Dinosaur 13 Has a Bone to Pick With the Government

Paleontologists are part discoverers, part detectives. After the digging, the more difficult work lies in extrapolating meaning from the remains. Todd Douglas Miller's Dinosaur 13 does half the job, excavating the ribs and joints of a story of how a team of paleontologists, led by Peter Larson, made an enormous find in 1990 — the most complete T. rex skeleton ever discovered, nicknamed "Sue" — and then had their lives derailed by private back-dealing and government interference. Sue, we learn, was discovered on disputed land, and was later confiscated by the feds.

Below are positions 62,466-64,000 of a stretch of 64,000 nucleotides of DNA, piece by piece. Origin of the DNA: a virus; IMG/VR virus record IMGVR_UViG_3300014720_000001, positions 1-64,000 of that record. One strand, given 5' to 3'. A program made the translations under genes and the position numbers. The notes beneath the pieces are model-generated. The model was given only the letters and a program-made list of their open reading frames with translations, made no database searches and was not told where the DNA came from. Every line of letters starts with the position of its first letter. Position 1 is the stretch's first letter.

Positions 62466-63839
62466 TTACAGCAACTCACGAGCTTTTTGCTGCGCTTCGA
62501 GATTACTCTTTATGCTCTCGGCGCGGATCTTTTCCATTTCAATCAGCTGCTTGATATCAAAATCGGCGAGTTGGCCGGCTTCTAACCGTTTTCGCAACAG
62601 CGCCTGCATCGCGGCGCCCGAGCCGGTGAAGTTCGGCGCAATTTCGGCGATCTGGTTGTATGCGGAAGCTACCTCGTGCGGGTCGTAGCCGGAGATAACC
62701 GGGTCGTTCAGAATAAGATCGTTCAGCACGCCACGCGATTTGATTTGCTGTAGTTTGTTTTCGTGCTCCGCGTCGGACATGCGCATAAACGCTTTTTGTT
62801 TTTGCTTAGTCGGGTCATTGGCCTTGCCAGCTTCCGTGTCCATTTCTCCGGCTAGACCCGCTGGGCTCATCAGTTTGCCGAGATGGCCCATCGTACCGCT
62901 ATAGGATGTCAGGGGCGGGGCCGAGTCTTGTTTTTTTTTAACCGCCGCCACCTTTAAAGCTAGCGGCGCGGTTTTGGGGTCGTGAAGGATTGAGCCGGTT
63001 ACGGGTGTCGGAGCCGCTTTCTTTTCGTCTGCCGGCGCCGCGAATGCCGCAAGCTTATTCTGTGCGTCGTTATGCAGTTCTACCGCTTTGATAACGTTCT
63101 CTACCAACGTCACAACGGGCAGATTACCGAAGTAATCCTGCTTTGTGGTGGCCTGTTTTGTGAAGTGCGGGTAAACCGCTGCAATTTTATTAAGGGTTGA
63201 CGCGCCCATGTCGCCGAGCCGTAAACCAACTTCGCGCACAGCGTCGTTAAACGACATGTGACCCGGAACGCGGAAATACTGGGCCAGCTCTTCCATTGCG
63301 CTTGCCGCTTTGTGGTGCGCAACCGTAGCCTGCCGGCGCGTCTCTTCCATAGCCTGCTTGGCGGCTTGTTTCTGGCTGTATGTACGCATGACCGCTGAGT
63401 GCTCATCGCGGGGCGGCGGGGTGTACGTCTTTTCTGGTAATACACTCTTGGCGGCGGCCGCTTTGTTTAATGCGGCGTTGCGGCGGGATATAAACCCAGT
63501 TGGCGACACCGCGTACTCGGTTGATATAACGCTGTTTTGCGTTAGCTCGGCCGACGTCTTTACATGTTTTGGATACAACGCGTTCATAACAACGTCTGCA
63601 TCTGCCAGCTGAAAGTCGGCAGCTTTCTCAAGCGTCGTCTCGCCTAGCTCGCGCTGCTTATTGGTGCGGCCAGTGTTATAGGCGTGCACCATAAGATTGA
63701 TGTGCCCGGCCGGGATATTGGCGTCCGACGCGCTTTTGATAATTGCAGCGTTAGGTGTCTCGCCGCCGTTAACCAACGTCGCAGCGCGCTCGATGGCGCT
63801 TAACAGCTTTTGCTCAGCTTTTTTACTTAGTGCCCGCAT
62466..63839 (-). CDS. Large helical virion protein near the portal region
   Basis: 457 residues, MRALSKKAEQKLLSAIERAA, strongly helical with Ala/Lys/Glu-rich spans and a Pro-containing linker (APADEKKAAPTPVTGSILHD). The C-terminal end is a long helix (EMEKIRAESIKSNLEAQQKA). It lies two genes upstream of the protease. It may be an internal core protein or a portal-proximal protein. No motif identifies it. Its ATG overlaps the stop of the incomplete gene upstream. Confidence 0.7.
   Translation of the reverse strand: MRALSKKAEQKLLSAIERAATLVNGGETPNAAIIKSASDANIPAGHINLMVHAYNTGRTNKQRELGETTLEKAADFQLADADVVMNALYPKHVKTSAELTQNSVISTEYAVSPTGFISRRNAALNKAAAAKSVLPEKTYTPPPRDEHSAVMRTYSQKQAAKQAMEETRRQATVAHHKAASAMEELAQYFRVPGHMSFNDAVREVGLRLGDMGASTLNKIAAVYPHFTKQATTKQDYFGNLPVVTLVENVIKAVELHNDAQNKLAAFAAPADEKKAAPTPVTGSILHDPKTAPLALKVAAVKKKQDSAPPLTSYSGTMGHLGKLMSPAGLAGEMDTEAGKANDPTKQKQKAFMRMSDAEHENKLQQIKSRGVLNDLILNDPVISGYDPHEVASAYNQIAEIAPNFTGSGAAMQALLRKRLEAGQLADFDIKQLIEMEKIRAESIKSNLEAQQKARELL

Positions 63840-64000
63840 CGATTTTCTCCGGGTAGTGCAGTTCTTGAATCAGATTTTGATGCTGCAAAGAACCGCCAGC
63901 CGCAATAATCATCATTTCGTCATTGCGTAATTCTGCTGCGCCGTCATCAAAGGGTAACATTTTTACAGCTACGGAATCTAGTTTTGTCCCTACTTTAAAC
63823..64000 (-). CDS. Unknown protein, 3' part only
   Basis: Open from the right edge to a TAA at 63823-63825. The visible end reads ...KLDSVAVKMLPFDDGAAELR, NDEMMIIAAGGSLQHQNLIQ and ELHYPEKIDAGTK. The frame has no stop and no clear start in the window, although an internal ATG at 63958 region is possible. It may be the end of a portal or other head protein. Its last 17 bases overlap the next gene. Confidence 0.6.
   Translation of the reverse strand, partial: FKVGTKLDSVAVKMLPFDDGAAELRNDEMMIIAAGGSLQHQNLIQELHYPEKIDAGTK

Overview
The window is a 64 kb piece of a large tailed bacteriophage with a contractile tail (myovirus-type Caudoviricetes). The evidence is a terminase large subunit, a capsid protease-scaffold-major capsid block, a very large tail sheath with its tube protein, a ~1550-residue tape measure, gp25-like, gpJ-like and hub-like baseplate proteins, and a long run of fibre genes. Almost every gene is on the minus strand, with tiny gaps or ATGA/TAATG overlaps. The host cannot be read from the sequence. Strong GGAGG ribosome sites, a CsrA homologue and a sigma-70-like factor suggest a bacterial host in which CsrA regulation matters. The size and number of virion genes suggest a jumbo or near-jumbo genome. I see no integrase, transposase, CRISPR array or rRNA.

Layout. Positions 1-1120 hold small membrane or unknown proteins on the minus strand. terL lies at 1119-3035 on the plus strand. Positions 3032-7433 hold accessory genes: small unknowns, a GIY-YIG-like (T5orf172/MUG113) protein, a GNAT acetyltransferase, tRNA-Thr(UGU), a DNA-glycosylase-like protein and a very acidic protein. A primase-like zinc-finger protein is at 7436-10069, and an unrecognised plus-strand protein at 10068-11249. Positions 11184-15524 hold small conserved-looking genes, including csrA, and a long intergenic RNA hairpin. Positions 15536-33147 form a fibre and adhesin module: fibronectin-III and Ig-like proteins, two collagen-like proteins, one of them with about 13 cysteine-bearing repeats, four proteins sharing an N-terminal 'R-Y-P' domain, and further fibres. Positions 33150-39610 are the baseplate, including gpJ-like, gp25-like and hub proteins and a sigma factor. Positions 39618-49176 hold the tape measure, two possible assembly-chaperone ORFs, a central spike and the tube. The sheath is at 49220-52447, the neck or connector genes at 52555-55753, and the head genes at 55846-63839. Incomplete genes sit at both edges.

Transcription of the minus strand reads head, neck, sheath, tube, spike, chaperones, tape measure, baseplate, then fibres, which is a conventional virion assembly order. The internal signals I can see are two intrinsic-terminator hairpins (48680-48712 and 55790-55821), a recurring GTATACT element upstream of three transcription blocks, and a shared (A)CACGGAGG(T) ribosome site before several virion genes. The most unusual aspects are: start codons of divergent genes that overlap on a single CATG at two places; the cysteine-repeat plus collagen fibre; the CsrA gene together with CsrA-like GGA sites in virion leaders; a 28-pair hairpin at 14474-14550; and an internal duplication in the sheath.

Unfortunately, Dinosaur 13 never manages to display the story's many complex parts in a way that enables viewers to grasp the whole beast, since it conflates Sue's travails with a second legal battle, muddying the motivation behind each. Soon after the confiscation, the government charged the paleontologists with a cascade of prior criminal behavior unrelated to Sue's discovery. (In one of the film's most lucid moments, Larson's ex-wife explains how innocent mistakes can spiral into a host of unwitting crimes.)

The film's scattershot evidence implies government persecution but never convincingly makes the case. Seemingly unrelated is the disposition of Sue, the film's purported subject. Wondrous as she is, her skeleton tells us little of Miller's true bone of contention.


Dinosaur 13


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